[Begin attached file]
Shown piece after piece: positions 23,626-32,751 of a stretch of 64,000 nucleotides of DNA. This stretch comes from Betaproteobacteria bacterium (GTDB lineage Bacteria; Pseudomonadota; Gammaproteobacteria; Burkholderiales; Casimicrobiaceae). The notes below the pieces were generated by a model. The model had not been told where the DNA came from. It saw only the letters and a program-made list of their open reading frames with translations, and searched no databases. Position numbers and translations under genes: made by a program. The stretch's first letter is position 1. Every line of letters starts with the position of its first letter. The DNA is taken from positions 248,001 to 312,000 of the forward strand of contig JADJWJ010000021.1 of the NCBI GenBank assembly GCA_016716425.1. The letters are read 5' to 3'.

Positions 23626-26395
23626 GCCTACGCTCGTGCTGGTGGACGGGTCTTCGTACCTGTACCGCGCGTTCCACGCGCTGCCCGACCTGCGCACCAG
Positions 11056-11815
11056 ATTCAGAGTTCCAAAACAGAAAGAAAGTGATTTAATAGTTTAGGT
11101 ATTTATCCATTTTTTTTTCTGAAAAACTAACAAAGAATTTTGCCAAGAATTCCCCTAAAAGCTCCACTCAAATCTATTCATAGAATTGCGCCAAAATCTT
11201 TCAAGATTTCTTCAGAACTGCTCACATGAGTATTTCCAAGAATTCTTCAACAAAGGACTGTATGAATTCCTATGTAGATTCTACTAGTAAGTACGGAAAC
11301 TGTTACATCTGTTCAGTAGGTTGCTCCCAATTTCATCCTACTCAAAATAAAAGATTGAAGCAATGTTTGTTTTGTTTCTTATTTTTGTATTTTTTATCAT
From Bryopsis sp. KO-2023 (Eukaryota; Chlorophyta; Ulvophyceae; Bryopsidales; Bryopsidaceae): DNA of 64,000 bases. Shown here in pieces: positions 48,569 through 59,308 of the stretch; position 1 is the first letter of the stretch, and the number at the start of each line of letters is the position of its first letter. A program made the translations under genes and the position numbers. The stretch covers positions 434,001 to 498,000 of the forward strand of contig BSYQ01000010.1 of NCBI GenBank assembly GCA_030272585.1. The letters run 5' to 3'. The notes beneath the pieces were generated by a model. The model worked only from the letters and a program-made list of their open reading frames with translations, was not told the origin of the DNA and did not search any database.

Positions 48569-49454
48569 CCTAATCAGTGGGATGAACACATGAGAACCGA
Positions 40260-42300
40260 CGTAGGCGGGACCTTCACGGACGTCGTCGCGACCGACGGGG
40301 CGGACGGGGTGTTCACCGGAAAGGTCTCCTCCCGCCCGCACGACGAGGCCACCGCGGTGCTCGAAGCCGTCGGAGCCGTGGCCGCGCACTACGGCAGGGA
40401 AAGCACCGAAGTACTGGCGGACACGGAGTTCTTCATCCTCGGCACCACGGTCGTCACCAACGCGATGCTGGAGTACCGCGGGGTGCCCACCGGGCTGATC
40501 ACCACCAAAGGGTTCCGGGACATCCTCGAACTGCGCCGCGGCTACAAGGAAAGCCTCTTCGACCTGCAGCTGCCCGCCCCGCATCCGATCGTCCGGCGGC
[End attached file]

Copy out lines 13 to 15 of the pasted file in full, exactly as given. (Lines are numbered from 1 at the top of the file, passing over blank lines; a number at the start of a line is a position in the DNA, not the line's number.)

40260 CGTAGGCGGGACCTTCACGGACGTCGTCGCGACCGACGGGG
40301 CGGACGGGGTGTTCACCGGAAAGGTCTCCTCCCGCCCGCACGACGAGGCCACCGCGGTGCTCGAAGCCGTCGGAGCCGTGGCCGCGCACTACGGCAGGGA
40401 AAGCACCGAAGTACTGGCGGACACGGAGTTCTTCATCCTCGGCACCACGGTCGTCACCAACGCGATGCTGGAGTACCGCGGGGTGCCCACCGGGCTGATC